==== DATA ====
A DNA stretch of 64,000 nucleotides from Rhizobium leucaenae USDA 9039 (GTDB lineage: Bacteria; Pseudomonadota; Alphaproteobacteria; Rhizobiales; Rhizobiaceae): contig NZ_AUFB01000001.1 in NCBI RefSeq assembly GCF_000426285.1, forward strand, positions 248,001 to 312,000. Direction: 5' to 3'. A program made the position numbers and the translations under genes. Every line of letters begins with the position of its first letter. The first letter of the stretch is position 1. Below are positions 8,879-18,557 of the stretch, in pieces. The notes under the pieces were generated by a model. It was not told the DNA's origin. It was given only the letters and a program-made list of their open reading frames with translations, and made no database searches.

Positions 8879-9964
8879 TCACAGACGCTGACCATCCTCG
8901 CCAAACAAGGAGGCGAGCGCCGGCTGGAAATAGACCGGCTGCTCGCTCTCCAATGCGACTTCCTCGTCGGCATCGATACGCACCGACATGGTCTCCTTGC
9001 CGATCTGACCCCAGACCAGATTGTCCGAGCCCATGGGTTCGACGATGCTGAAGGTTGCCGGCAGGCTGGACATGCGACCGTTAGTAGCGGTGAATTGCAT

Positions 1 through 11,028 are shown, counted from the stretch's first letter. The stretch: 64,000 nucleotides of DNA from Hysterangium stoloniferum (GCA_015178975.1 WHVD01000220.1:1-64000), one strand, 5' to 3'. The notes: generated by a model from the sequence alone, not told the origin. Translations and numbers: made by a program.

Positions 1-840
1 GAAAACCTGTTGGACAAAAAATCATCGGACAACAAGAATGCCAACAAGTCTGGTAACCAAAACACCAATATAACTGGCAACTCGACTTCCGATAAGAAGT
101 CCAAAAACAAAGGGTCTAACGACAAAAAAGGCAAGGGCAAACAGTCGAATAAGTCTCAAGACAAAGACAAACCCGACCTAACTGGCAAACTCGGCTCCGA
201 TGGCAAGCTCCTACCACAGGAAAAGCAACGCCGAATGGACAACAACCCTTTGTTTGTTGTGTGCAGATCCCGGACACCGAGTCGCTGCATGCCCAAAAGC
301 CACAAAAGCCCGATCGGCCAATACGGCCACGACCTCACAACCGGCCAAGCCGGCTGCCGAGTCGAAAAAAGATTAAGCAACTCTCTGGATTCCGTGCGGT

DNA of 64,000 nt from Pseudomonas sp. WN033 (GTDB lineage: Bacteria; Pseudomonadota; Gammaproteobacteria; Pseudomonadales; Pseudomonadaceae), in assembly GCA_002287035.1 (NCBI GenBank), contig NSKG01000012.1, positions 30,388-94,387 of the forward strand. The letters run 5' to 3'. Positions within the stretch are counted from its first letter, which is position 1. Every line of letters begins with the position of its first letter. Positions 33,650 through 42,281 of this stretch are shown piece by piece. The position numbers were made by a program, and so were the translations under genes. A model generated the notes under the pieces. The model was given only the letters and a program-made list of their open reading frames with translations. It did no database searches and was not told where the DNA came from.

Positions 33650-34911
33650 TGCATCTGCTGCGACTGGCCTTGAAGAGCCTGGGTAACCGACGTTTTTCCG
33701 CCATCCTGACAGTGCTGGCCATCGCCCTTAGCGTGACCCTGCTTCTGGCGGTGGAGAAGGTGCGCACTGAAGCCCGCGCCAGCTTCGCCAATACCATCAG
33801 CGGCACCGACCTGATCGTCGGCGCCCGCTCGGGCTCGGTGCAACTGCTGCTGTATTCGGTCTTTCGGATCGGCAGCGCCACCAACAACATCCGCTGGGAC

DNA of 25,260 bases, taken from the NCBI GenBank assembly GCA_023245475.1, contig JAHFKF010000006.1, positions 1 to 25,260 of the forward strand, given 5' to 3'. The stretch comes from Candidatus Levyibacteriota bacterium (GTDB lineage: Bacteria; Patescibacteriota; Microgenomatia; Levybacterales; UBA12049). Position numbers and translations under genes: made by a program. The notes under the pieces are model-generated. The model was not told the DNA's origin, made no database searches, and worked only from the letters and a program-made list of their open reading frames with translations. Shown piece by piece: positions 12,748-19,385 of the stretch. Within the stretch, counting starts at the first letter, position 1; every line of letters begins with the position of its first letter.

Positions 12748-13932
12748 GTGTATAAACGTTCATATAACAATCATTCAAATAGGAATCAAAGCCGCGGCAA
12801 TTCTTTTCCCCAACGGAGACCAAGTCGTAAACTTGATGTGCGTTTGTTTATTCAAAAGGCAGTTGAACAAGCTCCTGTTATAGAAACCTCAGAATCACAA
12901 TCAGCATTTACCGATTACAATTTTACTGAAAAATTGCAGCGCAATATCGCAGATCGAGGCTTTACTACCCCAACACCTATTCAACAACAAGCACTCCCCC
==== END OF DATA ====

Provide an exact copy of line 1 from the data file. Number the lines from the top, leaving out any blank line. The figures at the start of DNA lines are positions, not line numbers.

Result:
A DNA stretch of 64,000 nucleotides from Rhizobium leucaenae USDA 9039 (GTDB lineage: Bacteria; Pseudomonadota; Alphaproteobacteria; Rhizobiales; Rhizobiaceae): contig NZ_AUFB01000001.1 in NCBI RefSeq assembly GCF_000426285.1, forward strand, positions 248,001 to 312,000. Direction: 5' to 3'. A program made the position numbers and the translations under genes. Every line of letters begins with the position of its first letter. The first letter of the stretch is position 1. Below are positions 8,879-18,557 of the stretch, in pieces. The notes under the pieces were generated by a model. It was not told the DNA's origin. It was given only the letters and a program-made list of their open reading frames with translations, and made no database searches.